Fast food wages equal “junk food money”

DETROIT – Friday was a day few will forget.

Starting at 6:00 a.m. and ending late in the afternoon, up to 400 fast food workers, making a $7.40 minimum wage, walked off their jobs at fast food outlets across the city here. Along with their allies from the labor, faith and social justice community, they held large rallies at McDonald’s, Popeye’s, Wendy’s, Long John Silver’s and Burger King supporting the new “D15” campaign calling for a $15.00 livable wage. (Article continues after video.)

In front of the McDonald’s on West Grand Boulevard a huge crowd marched and spilled into the street. Cars passing by honked continuously to show support.

Twenty one year old Tequila Van Horn has worked at McDonald’s for three years. She makes 7.40 an hour. “I work hard under tough conditions. I should get paid. You can’t do nothing in life on $7.40.”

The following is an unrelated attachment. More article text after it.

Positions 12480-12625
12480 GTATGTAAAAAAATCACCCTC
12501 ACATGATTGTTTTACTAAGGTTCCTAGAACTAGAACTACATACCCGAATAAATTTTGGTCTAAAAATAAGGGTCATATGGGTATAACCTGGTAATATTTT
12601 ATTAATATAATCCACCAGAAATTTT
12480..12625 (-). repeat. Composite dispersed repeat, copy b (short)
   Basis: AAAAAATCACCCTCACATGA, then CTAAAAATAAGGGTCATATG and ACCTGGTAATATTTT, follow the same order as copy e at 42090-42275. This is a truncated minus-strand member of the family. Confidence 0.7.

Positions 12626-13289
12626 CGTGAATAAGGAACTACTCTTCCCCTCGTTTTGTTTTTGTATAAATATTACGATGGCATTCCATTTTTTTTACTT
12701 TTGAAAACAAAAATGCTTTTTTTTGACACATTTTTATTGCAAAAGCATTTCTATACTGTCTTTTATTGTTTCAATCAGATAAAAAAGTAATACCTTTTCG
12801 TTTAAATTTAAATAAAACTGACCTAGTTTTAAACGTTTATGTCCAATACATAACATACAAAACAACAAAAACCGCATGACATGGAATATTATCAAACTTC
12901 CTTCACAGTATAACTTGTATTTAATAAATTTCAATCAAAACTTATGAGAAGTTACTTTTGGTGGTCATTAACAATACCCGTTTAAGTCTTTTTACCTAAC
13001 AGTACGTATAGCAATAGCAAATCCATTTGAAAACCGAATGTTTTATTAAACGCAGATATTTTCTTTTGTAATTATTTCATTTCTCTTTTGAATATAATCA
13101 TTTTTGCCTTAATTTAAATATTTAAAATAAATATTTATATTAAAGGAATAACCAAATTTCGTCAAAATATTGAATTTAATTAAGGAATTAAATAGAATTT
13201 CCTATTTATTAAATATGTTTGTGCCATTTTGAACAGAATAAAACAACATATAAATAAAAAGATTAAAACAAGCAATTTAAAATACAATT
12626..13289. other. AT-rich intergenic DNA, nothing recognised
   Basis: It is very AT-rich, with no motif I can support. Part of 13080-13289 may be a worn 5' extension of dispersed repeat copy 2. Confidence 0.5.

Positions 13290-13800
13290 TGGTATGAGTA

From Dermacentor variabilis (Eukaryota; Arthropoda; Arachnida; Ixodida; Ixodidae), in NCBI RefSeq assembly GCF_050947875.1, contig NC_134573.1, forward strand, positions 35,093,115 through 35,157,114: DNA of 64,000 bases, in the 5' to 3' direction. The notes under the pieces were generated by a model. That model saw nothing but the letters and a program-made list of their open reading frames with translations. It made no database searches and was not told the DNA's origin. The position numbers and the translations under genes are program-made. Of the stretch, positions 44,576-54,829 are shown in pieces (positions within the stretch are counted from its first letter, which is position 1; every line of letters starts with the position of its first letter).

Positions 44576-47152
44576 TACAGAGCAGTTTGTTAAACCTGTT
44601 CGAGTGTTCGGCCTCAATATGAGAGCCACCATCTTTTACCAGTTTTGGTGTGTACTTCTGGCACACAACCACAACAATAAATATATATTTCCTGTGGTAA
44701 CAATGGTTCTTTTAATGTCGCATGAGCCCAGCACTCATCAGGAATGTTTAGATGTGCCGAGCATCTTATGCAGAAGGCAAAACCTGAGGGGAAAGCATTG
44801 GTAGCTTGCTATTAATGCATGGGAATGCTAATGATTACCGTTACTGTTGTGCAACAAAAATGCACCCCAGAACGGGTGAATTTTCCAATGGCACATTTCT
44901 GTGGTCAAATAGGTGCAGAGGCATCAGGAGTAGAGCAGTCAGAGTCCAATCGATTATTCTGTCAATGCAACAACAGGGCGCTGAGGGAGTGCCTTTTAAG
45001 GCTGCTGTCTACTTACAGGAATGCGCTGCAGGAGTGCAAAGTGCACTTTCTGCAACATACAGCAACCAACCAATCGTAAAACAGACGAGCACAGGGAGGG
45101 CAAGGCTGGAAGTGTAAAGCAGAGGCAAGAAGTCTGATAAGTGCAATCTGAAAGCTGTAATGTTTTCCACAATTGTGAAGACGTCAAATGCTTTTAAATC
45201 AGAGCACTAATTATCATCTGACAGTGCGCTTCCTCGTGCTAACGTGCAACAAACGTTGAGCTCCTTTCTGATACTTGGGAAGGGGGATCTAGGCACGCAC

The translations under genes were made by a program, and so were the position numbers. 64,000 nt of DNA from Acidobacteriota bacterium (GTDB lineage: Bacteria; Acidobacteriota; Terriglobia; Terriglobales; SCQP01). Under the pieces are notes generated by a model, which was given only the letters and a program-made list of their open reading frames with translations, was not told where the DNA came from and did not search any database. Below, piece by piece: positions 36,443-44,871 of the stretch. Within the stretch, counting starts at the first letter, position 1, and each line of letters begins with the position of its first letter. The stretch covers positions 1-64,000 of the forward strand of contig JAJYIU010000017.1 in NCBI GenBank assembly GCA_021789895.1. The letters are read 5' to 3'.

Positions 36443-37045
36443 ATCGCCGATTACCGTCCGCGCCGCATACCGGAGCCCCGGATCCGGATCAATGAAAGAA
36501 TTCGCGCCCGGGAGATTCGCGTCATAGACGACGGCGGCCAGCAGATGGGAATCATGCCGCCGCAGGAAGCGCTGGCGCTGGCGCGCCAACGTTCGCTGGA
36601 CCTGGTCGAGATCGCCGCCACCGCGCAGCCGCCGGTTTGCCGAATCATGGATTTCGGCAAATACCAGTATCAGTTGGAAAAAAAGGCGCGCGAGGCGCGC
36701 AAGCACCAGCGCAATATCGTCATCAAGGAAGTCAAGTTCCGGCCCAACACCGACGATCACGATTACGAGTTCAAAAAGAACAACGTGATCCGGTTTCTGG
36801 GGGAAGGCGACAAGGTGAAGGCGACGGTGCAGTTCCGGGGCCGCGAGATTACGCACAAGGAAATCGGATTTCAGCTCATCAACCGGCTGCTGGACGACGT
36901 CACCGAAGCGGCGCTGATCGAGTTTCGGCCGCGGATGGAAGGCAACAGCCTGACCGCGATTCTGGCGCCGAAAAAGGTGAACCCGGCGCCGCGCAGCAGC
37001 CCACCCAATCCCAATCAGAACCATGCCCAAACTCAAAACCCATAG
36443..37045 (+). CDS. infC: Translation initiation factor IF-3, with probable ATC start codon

Pastor W.J. Rideout said I’m here in support of fast food workers because they need a wage that allows them to support their families. “These corporations are making billions; they should pay their workers more.”

McDonald’s made $5.46 billion in profits over last five years, a 27 percent increase.

Across the Detroit metro area 53,000 people are employed in the fast growing, fast food industry. Two thirds are women and their average age is 28.

“Seven dollars and forty cents is junk food money. You have to fight for what is right,” said Van Horn.

Video: Demonstrators rally in front of the McDonald’s on West Grand Boulevard in Detroit (PW/April Smith).

Photo: Detroit fast food workers stand together, May 10, for better wages (courtesy of Jackie Dick).


John Rummel
John Rummel

John Rummel covers events in Michigan for the People's World. Following politics from a young age, John grew up in the Midwest, moved east and has now returned to his "roots." It's not politics-only for John; he loves sports, the outdoors and a cold beer or two!